- The stamp includes a QR code that can be stamped and a government stamp
- The green version of "anar" and "phuljhari" both happen to be silent
- A box of 50 "phuljaris" or five "anars" come for Rs. 250
Diwali is going to be quiet this year, with only two types of firecrackers declared legal by the Supreme Court. The green version of "anar" and "phuljhari" both happen to be silent. The rest, rockets, bombs and other noisy crackers are all banned, the police said, warning that during purchase, one must check the official stamp.
The stamp includes a QR code that can be stamped and a government stamp. The anar and phuljari come in 2 colours. A box of 50 "phuljaris" or five "anars" come for Rs 250.
"Only green crackers are allowed and we have constituted teams to check these sellers. If anyone is found selling any other type of crackers, legal action is being taken," said MS Randhawa, the spokesperson of Delhi Police.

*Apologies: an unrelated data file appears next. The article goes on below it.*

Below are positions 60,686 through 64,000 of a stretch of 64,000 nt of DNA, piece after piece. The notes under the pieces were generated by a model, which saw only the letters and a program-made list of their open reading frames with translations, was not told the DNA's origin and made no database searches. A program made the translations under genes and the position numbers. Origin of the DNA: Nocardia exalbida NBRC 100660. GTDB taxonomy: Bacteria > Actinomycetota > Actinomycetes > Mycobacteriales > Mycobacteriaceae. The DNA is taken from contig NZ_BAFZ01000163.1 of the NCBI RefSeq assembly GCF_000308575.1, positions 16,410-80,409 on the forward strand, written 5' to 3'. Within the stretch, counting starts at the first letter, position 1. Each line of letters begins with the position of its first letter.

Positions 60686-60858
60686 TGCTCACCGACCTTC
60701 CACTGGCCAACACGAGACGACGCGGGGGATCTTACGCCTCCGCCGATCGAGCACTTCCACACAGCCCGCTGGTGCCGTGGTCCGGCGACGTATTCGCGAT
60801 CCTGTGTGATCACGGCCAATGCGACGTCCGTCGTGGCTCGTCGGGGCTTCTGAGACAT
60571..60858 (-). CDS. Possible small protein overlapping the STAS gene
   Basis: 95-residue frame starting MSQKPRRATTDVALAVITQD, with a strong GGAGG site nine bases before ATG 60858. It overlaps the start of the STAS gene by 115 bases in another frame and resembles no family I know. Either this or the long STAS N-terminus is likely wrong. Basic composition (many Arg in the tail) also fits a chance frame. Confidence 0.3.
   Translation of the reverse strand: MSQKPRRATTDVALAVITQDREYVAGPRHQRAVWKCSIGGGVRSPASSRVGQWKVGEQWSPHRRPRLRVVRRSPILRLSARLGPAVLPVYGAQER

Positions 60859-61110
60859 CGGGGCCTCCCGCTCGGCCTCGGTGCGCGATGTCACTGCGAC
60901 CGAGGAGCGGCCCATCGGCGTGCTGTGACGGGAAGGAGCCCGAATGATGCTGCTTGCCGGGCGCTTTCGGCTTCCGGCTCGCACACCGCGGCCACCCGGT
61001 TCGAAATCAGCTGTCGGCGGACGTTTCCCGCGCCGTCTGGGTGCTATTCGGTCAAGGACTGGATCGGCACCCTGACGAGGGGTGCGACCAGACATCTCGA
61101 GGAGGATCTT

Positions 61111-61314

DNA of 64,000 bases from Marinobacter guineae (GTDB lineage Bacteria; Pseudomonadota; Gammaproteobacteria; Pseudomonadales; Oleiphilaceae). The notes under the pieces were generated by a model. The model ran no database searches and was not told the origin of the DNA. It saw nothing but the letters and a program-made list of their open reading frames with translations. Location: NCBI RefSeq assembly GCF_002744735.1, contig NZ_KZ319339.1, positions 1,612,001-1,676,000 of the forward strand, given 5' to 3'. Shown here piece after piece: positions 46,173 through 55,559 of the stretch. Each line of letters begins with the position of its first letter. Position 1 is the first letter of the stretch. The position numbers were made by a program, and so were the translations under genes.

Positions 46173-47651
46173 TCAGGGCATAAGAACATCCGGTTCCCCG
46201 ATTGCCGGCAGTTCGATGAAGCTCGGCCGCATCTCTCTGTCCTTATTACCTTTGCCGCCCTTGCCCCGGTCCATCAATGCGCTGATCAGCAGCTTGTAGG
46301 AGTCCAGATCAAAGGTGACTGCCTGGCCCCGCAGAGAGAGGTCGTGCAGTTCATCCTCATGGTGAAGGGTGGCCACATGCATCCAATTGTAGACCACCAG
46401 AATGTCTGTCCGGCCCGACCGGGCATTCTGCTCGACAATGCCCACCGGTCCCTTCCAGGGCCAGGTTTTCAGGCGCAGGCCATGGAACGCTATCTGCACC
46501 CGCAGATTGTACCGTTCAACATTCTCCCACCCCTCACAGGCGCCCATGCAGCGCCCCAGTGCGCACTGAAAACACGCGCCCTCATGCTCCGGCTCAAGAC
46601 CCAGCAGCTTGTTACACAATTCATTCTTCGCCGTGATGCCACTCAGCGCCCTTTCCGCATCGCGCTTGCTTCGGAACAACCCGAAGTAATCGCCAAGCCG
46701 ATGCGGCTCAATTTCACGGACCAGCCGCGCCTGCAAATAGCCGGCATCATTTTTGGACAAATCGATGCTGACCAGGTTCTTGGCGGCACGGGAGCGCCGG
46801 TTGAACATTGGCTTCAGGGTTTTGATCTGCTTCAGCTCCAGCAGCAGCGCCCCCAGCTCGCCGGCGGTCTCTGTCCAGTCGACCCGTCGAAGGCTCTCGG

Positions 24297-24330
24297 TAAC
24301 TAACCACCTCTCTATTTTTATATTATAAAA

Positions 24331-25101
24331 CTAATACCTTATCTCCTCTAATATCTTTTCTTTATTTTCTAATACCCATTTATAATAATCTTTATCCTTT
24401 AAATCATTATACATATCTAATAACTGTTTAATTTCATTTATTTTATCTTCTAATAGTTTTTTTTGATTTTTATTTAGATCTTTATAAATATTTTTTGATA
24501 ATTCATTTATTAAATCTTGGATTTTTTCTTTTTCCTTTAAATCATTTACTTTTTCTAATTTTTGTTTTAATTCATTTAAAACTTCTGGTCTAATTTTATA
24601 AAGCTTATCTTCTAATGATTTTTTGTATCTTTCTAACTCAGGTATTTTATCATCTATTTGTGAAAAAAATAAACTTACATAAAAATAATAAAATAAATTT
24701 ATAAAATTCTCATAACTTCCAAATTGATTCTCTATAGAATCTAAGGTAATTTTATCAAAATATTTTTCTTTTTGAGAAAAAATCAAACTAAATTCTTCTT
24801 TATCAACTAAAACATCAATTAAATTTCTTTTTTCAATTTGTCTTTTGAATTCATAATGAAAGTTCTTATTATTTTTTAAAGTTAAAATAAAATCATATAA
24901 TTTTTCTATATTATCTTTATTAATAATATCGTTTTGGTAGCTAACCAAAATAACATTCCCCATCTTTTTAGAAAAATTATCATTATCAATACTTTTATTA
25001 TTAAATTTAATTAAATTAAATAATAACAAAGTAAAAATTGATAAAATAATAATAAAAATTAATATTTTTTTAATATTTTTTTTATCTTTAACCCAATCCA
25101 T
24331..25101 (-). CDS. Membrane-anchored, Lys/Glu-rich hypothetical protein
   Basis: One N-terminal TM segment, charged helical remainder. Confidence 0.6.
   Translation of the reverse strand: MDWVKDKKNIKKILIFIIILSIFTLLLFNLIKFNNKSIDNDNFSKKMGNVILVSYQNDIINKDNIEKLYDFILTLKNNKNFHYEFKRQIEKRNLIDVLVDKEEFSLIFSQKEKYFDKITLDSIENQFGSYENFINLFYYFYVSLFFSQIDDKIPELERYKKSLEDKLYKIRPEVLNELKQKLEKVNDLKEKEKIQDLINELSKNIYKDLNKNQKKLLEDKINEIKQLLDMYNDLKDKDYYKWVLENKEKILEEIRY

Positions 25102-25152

The government claims the green crackers, as they are called, emit 30 per cent less air pollution - a matter that has increasingly become a concern for Delhi and its neighbouring areas with the approaching winter.
Over the last week, the air quality in Delhi has turned "poor" as the wind direction changed to northwesterly, bringing in smoke from stubble burning in the neighbouring states.
The crackers were developed last year, but not in time for bulk production before Diwali.
"These crackers will have 25 to 30 per cent less of particulate matter and 50 per cent less sulphur-dioxide," Union minister Harshvardhan, who held the environment portfolio at the time, had said.
The project was undertaken by the Council of Scientific and Industrial Research after the top court, following spiralling pollution levels every Diwali, ordered that nothing but crackers with low emission levels would be allowed. The order came in response to a group of petitions demanding a countrywide ban on firecrackers.
In 2016, the Supreme Court had banned the sale of firecrackers in the National Capital Region in response to a petition from three children.
In September 2017, the court had temporarily suspended the ban, advocating a "graded approach". But a month later, the ban was back in place.
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